That’s the conventional wisdom about the “Trump bump,” if you will.
It’s an exaggeration, according to New York Times Publisher A.G. Sulzberger, who chatted about business on Tuesday with Recode’s Peter Kafka at the ongoing Code conference. “I think the Trump bump stuff is real, but I think it’s also overblown. We saw signs of that really petering off fairly dramatically just months after Trump was sworn in,” said the publisher.
Perhaps a look at Web-traffic numbers for the New York Times can lend some insight on the matter. Here’s a chart showing unique visitors to nytimes.com from January 2016 through April 2019:
Caution: The numbers plot traffic to the entire New York Times website, meaning that the chart’s contours could be driven by booms and busts in multiple topic areas, political and nonpolitical.
That said, the trend appears to corroborate what Sulzberger said about the “Trump bump.” More from Sulzberger: “And quite frankly, since then we’ve seen all sorts of indications that people are really tired of reading about presidential politics and reading about politics of any kind right now,” he said. According to New York Times spokeswoman Danielle Rhoades Ha, coverage of tech — particularly Uber — along with the Las Vegas mass shooting and the Islamic State were among the topics driving traffic bumps in the Trump-bump time period. “So we actually saw readership of political coverage decline ... on a relative basis compared to nonpolitical coverage,” Sulzberger told Kafka.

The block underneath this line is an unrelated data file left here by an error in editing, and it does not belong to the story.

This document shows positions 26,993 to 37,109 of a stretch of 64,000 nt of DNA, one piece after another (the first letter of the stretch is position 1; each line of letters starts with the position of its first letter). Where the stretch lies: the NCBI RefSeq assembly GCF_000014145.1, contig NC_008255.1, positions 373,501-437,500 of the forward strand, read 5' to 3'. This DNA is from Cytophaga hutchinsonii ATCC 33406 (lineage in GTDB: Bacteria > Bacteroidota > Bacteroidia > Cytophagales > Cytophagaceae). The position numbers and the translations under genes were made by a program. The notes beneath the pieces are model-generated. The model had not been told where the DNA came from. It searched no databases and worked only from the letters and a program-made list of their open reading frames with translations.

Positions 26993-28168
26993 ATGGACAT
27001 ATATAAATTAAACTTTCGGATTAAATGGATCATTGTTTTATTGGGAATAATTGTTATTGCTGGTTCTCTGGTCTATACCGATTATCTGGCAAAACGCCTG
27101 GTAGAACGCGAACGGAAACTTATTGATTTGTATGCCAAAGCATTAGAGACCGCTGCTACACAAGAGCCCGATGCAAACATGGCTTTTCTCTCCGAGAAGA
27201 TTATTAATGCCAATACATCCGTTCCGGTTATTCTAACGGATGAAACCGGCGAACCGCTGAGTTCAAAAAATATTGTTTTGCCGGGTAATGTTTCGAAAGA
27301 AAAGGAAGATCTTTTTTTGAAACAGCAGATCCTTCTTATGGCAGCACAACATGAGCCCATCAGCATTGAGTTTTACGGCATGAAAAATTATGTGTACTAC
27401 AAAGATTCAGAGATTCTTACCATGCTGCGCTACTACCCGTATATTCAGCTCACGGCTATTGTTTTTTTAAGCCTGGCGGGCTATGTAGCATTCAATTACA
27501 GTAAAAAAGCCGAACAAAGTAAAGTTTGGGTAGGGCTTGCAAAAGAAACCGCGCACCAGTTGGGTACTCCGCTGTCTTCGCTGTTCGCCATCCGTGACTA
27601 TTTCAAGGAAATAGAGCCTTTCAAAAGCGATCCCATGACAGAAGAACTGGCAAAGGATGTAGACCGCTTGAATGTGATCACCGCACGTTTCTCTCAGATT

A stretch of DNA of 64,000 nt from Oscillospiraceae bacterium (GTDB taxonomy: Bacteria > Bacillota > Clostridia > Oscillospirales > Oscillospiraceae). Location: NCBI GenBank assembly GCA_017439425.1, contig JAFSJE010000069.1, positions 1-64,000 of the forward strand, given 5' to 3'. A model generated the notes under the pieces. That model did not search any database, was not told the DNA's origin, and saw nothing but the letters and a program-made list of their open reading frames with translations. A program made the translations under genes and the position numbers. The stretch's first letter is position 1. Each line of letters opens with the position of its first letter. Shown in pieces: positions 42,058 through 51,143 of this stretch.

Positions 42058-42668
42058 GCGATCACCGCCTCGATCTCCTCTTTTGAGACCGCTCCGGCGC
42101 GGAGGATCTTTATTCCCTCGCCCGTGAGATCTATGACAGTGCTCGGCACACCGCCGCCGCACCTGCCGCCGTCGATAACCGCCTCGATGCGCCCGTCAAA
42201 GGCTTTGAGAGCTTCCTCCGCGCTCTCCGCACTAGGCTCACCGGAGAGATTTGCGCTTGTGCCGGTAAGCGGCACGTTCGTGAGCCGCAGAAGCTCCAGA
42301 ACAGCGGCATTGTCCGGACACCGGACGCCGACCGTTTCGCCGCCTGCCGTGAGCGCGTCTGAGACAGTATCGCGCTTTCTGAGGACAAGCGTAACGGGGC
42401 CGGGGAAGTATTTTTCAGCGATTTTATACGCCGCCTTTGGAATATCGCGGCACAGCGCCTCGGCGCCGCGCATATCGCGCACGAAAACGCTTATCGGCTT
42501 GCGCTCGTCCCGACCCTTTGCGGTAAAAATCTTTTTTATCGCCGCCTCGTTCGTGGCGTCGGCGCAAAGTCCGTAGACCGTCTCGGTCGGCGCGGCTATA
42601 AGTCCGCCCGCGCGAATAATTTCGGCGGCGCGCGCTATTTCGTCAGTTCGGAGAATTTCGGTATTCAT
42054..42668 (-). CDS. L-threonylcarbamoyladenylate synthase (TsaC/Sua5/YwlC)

So people feel they have the luxury of disengaging from national politics while an unstable, narcissistic liar is at the switch? That’s news to the Erik Wemple Blog.
Another key metric for the New York Times is digital subscriptions, which have increasingly become the focus of the newspaper as the advertising dollars of yesteryear have gone poof. The subscription business has thrived in Trump times, as this chart shows:
And the company hastens to note that all the growth doesn’t hinge on politics:
Nearly four years ago, Donald Trump rode that escalator into the lobby of Trump Tower and announced his campaign for president. Every word of that announcement — particularly the one about Mexicans being rapists — and every subsequent utterance have been picked apart on cable news, in newspapers, on the radio and beyond. An unmistakable “bump” has resulted.
Yet the idea that Trump’s eventual exit will precipitate a media crisis, or some corresponding business-model bust, is also, to borrow Sulzberger’s formulation, overblown. Though future politicians might not lie the way Trump lies; might not insult the way Trump insults; might not embrace the topical ignorance that Trump embraces, they will still be working in a world in which Trump has proved that his way works, at least if you want to get to the White House.
There will be plenty of politics to cover.